Turquoise Bay Drift Snorkel
Ningaloo Marine park
Yardie Creek Rd
500m to 2km (Loop)
Directions - Located about 65km from Exmouth, head north out of town on Murat Road and take a left onto Yardie Creek Road. Follow the signs for Cape Range National Park and keeping driving until you see the turnoff for Turquoise Bay on your right. Take the sealed road all the way to the end where you will find two car parks, one for the drift snorkel to the left and one for sheltered bay on the right.
The Snorkel - The Ningaloo Coast is a world famous stretch of Western Australia that is home to an abundance of marine life, stunning turquoise waters and some of the best beaches on Planet Earth. With a record breaking amount of rain falling in July down in Perth, I was looking forward to escaping up north and getting out into the water for some fun in the sun. One particular activity I was excited about the most was snorkelling and one of the best spots is the Turquoise Bay Drift Snorkel located about 45 minutes from the centre of Exmouth.
With the weather on our arrival being a little on the cool and windy side, the third full day of our trip seemed to be the warmest and least windy we would get so I made plans to explore some of the snorkelling spots along the coast. Loading up the CH-R, Caris and I headed out of town and began the now familiar drive around the cape towards the national park. With a nice playlist pumping out some tunes, it was a great drive to the well sign-posted car park where we nabbed a spot among the other tourists. There are two parts to Turquoise Bay with the drift snorkel on the southern side of the sandbar and a protected bay on the north side. Both have excellent snorkelling opportunities but care must be taken on both because if you get dragged into the currents that flow outward from the sandbar then you will get carried out to sea. This is made clear on all the signs there but it's something to be aware of when out in the water. I had brought our beach shelter with us from Perth as Caris isn't very fond of UV rays and we found an empty space on the beach to setup.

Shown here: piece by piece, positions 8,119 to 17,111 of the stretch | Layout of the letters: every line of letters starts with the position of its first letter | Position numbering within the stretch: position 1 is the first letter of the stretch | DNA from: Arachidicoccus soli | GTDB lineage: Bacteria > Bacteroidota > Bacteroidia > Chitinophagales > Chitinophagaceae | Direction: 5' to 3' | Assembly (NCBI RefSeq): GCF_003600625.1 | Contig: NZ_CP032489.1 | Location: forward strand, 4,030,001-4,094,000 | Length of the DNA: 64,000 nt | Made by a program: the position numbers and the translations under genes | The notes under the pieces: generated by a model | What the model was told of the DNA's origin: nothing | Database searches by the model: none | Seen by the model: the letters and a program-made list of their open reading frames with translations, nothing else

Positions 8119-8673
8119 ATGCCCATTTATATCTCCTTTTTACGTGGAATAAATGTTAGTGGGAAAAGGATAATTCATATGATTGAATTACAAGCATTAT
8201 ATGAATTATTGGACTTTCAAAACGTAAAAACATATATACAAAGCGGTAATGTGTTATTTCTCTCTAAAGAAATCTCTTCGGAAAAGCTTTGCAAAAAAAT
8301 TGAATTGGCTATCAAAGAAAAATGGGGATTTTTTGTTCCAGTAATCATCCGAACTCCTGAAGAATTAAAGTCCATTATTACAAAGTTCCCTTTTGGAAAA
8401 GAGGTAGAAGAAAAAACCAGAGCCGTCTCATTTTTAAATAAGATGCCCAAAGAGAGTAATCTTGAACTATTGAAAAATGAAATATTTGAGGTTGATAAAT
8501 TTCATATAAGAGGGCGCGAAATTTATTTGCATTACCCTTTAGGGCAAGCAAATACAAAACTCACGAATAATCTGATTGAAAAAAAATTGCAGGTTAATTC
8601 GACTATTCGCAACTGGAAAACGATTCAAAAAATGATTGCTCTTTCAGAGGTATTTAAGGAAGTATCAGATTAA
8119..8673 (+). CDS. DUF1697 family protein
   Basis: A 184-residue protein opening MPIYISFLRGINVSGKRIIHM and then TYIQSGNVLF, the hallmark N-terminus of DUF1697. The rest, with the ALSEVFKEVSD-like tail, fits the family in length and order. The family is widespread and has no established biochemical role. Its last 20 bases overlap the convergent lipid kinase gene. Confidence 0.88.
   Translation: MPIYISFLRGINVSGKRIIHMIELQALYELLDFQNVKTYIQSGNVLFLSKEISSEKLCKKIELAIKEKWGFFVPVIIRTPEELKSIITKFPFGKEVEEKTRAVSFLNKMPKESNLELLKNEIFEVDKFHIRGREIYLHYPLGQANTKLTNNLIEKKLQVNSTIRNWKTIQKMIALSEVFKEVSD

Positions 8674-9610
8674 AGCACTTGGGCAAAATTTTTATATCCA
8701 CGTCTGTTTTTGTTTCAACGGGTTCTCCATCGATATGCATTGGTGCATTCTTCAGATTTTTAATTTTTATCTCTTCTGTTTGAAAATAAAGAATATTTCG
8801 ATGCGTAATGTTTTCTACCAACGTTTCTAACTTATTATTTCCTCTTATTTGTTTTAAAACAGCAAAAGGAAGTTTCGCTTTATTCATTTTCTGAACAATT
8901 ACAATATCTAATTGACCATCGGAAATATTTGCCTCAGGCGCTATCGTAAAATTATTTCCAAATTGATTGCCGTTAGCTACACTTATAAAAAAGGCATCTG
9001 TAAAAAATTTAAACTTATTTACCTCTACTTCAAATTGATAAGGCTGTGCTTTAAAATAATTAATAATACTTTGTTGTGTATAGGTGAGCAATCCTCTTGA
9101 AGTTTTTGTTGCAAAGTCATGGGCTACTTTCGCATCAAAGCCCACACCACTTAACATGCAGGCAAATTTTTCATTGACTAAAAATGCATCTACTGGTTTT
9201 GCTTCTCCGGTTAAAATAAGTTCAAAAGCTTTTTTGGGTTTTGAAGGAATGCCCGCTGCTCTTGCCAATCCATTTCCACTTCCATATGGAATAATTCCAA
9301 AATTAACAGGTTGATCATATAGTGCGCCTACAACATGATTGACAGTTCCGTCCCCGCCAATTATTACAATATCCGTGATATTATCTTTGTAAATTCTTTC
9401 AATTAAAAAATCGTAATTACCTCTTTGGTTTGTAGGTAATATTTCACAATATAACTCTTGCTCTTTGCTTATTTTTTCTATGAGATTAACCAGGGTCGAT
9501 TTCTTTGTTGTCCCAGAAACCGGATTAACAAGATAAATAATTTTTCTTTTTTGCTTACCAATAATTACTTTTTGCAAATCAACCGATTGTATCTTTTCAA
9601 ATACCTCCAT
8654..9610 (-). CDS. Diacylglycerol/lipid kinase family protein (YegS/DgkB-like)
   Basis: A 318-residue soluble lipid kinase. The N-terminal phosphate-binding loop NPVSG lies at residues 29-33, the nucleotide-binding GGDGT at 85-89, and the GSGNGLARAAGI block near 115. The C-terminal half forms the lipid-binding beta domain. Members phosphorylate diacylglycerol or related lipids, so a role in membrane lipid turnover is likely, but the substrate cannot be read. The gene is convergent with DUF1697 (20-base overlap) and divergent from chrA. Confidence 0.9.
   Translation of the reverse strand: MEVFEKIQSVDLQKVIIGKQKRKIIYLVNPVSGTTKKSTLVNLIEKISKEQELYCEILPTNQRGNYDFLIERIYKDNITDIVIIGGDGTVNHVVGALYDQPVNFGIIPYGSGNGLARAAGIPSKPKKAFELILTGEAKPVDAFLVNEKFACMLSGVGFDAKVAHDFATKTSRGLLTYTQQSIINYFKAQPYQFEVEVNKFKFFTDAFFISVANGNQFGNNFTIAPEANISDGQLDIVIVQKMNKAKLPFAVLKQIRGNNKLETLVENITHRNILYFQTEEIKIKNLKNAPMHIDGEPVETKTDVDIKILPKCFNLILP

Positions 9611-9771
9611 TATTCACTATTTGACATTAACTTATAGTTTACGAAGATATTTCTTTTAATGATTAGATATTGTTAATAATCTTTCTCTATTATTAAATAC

There were already a few people in the water and so with all our gear ready, we started walking down the beach to find a good entry point. Being a drift snorkel, the current naturally pulls you from south to north so to maximise the benefit it's best to walk down the beach before getting in the water. How far is up to you but the exit point has to be before the sand bar so you don't get sucked out to sea. Getting in the water, it was a little colder than I was expecting but once I was in and had the mask on, things were more bearable. It doesn't take long before you reach the coral reef and there is a garden of formations, bombies and open sand to explore that is just teeming with life. With my Olympus TG6 in hand, I floated along, racing from one coral formation to the next as I saw something that caught my attention. Caris was nearby and would frequently wave me down to point something out but there was so much to see that it wouldn't take long before there was something new to look at. Within a few minutes I had seen a Bluespot Butterflyfish, a juvenile Black Damsel, Blue-green Puller and one of our favourites, the Hawaiian Triggerfish that looks a bit like a clown with long yellow lipstick.